sds on hammer drills

rbiggSeptember 15, 2009

On my Milwaukee hammer drill, people have said "use SDS bits".

Can my regular key chuck use these OK?

Or, does it take a "SDS configured chuck"?

The things on SDS tools make it look like there are different slots down the inside on the tool bottom. Are these for the three sided chucks to grip?

One looks like it's not as long as the others. How does this work?

Kind of interested in learning about this. SDS sounds like the way to go.

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masiman(z7 VA)

From Wikipedia you get this info on drill bit shanks. Wikipedia does not always have the correct answer but I think this one is accurate.

Summary:

SDS shank
SDS-plus drill bit shank

The SDS shank has the advantage of a simple spring-loaded chuck, so that bits can be chucked with a simple and quick hand action. Further, the shank and chuck are uniquely suited to hammer drilling in stone and concrete. The drill bit is not held solidly in the chuck, but can slide back and forth like a piston. The hammer of the drill acts to accelerate only the drill bit itself, and not the large mass of the chuck, which makes hammer drilling with an SDS shank drill bit much more productive than with other types of shank. So, SDS shanks are most often seen on masonry drills, for which hammer drilling action is most helpful.

Rotational drive uses the sliding keyways that open to the end of the shank, which mate with keys in the chuck. The smaller indentations that do not open to the end are grasped by the chuck to prevent the drill bit falling out. The hammer of the drill hits the flat end of the shank. To allow the bit shank to slide in the chuck, the shank must be lubricated with grease.

SDS is available in four sizes, SDS, SDSplus (or SDS-plus or SDS+), SDS-Top and SDS-max. SDS-plus is the most common by count of tools manufactured, with masonry drills from 5 mm diameter to 30 mm diameter ordinarily available. The shortest SDS-plus masonry drill bits are about 110 mm overall length, and the longest 1000 mm. This long drill bit is entirely practical for use in a portable power drill, provided a 400 mm long bit is first used to start the bore off. It's very useful for installing wiring and plumbing in existing brick and stone buildings.

The SDS bit was developed by Bosch in 1975 and the name comes from the German "Steck  Dreh  Sitz" (Insert  Twist  Stay). German-speaking countries may use "Spannen durch System" (Clamping System), though Bosch uses "Special Direct System" for international purposes.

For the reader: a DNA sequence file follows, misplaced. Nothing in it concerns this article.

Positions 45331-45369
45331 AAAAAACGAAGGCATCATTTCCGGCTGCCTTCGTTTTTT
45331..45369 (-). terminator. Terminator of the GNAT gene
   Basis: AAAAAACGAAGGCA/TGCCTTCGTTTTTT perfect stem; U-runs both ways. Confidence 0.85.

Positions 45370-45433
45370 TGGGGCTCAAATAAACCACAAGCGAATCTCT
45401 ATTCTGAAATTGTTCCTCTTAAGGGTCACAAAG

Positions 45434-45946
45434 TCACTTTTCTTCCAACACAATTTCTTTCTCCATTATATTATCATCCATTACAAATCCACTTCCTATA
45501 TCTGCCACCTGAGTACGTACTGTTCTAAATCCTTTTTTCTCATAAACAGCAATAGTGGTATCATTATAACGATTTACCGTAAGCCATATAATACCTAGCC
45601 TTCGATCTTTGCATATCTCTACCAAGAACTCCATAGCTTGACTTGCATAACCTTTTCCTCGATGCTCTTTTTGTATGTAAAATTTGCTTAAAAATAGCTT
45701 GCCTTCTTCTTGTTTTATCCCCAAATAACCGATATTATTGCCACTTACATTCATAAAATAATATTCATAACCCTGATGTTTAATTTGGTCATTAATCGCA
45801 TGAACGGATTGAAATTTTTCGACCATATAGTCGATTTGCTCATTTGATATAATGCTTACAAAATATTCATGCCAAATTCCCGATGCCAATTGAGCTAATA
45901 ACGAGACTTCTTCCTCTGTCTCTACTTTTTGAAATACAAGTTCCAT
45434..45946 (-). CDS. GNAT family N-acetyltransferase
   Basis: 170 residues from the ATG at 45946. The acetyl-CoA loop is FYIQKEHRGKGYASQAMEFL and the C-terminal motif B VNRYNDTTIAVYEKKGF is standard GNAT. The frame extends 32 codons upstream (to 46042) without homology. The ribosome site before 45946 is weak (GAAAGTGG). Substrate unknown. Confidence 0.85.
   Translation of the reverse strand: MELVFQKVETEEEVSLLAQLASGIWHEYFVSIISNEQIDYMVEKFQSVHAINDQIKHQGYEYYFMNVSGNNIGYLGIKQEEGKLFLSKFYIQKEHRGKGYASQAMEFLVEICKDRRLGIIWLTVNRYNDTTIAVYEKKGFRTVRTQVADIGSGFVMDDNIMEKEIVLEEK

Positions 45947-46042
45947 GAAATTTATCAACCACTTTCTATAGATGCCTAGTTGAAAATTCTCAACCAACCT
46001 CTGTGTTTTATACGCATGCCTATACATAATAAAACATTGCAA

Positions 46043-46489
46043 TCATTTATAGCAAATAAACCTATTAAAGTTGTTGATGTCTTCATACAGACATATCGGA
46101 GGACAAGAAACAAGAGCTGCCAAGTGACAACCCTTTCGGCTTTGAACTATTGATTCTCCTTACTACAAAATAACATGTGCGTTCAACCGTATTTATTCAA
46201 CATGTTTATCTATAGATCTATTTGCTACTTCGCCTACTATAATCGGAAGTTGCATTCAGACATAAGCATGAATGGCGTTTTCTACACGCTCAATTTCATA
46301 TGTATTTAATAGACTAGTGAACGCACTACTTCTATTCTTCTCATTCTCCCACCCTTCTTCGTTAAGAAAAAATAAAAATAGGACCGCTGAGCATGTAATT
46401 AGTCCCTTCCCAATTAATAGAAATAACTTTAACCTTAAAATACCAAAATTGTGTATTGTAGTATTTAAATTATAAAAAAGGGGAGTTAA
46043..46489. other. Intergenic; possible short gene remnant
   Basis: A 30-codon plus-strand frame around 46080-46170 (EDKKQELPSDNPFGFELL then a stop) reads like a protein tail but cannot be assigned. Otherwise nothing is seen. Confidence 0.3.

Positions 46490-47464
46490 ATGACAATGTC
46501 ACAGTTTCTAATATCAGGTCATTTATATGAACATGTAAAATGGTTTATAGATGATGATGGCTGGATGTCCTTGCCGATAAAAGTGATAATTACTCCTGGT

* Relatively complex to manufacture
* Superb hammer drilling performance
* Drills with a "rotation-stop" mode can use chiselling bits
* One-handed quick chucking operation
* Can only be held in an SDS chuck
* Not very accurate centring
* High torque transmission

    Bookmark   September 15, 2009 at 12:59PM
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rbigg

Great info !!! Thanks.

If I read correctly, it seems a regular chuck will take SDS bits.

Do Home Depot and Lowes sell SDS plus type bits?

    Bookmark   September 15, 2009 at 9:50PM
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masiman(z7 VA)

The third to last bullet makes me think not:

* Can only be held in an SDS chuck

Plus, based on the picture from Wikipedia, it looks like the shank of the SDS bits are smooth, with just the indentations providing anchor points for the chuck. Unless the indentations are matched to the 3 jaw pattern of standard chucks I don't see how the standard chucks could grip the SDS bits.

    Bookmark   September 16, 2009 at 9:46AM
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rbigg

Well, I'll start checking around to find an SDS chuck.

These things are good to know. Thanks for the help.

    Bookmark   September 16, 2009 at 1:03PM
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rdaystrom

rbigg, If you need to do serious concrete drilling just buy an sds type hammer-drill. You're wasting your time thinking any conventional drill will work as good.

    Bookmark   September 17, 2009 at 3:50AM
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